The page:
Wednesday, February 23, 2005
First Person POV Perspectives
Here’s my take on the three subcategories of first person POV. (I briefly mentioned two of these on Monday, 2/14.) This is providing that the story is written in past tense. Stories written in first person present tense are something else altogether.
First person, immediate past perspective. The protagonist is telling the story minute by minute, just after events have happened. In these stories, the protagonist doesn’t know what’s going to happen next.
First person, not-quite-so-immediate past perspective. The protagonist tells events some time after they’ve happened—often after the entire story has occurred. In this perspective, even as the protagonist begins the story, he/she knows what is to come and can allude to future events.
First person, distant past perspective. The protagonist tells events that happened long ago, often in his/her childhood. This is the hardest POV I know. It requires that the author find two voices—one for the younger character as events unfold, and one for the older character who’s narrating the story, and who may insert lessons learned about life every now and then. Transitioning between these two voices is tricky.
Writers—if you’re going to write in first person, make sure you know which perspective you’ll choose.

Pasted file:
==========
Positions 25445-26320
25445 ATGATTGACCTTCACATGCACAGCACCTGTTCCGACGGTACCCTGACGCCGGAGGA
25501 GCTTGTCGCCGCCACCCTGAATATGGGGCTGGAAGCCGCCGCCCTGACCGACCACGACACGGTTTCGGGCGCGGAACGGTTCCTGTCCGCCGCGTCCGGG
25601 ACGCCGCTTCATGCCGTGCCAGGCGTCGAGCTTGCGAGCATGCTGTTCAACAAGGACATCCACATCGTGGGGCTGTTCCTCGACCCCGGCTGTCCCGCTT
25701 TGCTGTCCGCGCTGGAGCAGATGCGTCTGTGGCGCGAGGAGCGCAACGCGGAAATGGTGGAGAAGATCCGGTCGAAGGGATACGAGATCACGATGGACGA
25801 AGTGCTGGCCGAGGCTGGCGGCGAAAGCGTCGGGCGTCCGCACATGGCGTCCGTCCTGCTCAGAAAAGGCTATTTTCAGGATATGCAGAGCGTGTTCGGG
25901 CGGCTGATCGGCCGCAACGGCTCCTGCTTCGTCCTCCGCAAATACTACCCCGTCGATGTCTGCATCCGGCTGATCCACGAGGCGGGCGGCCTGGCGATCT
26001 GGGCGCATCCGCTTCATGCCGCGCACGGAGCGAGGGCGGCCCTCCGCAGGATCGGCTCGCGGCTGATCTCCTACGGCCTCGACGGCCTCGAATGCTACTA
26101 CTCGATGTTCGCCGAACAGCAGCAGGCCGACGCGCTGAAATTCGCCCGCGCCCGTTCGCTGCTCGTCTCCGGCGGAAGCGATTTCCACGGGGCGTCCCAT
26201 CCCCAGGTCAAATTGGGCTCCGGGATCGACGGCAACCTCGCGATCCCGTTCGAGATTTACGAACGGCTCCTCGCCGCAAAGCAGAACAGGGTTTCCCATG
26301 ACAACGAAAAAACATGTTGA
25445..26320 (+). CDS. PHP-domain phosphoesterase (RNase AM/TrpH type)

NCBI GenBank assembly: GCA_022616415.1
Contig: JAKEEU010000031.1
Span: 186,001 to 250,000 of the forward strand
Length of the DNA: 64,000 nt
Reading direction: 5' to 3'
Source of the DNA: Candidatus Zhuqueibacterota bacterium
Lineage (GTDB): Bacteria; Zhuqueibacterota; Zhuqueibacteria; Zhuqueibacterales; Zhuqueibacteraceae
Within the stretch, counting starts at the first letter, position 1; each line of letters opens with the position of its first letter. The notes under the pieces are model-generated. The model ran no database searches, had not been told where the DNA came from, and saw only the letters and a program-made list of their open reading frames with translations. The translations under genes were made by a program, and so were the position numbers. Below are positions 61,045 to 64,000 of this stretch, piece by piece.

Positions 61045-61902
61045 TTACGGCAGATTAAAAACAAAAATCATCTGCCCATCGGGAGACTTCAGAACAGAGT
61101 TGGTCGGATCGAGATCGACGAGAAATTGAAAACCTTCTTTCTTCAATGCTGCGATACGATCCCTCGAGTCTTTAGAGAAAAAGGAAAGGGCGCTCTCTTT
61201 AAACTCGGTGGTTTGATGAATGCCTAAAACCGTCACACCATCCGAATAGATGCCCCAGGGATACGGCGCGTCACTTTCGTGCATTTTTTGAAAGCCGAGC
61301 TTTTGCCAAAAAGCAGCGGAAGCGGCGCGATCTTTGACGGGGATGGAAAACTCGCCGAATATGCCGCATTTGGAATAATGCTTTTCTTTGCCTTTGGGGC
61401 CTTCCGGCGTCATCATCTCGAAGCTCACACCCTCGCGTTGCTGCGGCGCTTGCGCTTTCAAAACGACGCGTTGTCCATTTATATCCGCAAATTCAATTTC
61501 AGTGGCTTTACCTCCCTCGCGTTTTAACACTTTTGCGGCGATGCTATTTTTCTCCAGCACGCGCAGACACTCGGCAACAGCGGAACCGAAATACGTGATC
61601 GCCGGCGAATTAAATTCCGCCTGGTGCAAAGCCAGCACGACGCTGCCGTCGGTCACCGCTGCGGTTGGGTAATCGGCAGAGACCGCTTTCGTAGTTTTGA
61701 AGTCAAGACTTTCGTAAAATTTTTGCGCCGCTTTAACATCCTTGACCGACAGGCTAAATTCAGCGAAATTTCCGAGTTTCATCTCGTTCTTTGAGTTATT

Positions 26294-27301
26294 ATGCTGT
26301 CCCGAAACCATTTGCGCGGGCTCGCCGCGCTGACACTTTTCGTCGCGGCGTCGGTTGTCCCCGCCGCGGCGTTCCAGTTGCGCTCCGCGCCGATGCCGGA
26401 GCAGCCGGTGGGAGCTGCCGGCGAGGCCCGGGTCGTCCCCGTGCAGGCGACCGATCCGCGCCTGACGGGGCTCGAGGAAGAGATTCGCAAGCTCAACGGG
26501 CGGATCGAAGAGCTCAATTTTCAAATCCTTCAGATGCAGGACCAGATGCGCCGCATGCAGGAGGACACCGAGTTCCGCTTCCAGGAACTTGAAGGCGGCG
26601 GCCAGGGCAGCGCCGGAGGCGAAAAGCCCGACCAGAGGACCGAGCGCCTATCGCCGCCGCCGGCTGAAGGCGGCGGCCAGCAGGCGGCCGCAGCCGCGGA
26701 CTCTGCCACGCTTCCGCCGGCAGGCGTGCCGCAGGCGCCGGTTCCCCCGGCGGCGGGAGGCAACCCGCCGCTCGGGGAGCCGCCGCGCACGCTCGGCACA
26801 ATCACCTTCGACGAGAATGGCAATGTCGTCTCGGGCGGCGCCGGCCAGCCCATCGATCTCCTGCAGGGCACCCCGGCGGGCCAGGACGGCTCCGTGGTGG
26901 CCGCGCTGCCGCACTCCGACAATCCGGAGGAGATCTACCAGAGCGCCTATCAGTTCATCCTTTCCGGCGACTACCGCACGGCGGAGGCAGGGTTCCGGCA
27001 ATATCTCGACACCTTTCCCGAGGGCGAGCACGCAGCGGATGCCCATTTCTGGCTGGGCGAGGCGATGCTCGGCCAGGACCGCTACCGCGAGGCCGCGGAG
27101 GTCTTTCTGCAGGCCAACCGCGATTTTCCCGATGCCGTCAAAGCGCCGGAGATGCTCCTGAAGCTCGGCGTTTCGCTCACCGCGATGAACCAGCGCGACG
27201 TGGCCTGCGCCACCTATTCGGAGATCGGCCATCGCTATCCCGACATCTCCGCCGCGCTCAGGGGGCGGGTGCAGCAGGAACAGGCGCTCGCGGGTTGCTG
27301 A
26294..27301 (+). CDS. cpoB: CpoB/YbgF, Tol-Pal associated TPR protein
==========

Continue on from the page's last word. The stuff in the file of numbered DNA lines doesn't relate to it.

I haven’t written in perspective #1. Don’t know why, because it’s probably the easiest. This is because it’s more akin to the past perspective of third person. My Hidden Faces suspense series is written in perspective #2. I really like this perspective. Annie, the forensic artist protagonist, is telling each story after the entire story has occurred. This allows her to say some things as narrator that she couldn’t say in perspective #1. For example, note the first line of chapter 1 in Dead of Night (out in April):
The moment before it all began, I was folding clothes in my bedroom.
I think this perspective is way cool because it allows me to insert little snippets like this to build suspense. Only thing is, writers have to be very careful not to overuse this, especially at the end of a chapter as a hook. That is, a chapter ending sentence like: If I had only known how much I would need that prayer. I may do this once a book, but even then, I consider it very carefully. Because it can come across as a “cheap hook.” And—ehem—a cheap hooker is not something I want to be.
Now here’s an example of perspective #3, taken from Cast A Road Before Me, book #1 in my women’s fiction Bradleyville series (published about 4 years ago):
One of the lessons I learned in that summer of 1968 was that there’s a line in each of us that can be crossed—a boundary that separates what we are from the monsters we can become . . . I see this now, but I could not understand it then. Nor could I understand that a person so pushed will only cross back once the enervating whirl in one’s head slows of its own accord. And so when it happened to Lee, I made one mistake after another—I cajoled; I cried; I yelled—as if I could reach him.
It was after midnight when he banged on our door.
That last sentence will transition the narrator’s older voice back into a scene—which happened many years before.
Y’all with me? See how the various perspectives really make a difference in the way the story is told? Any comments, questions? If not, we’ll turn to a new topic tomorrow.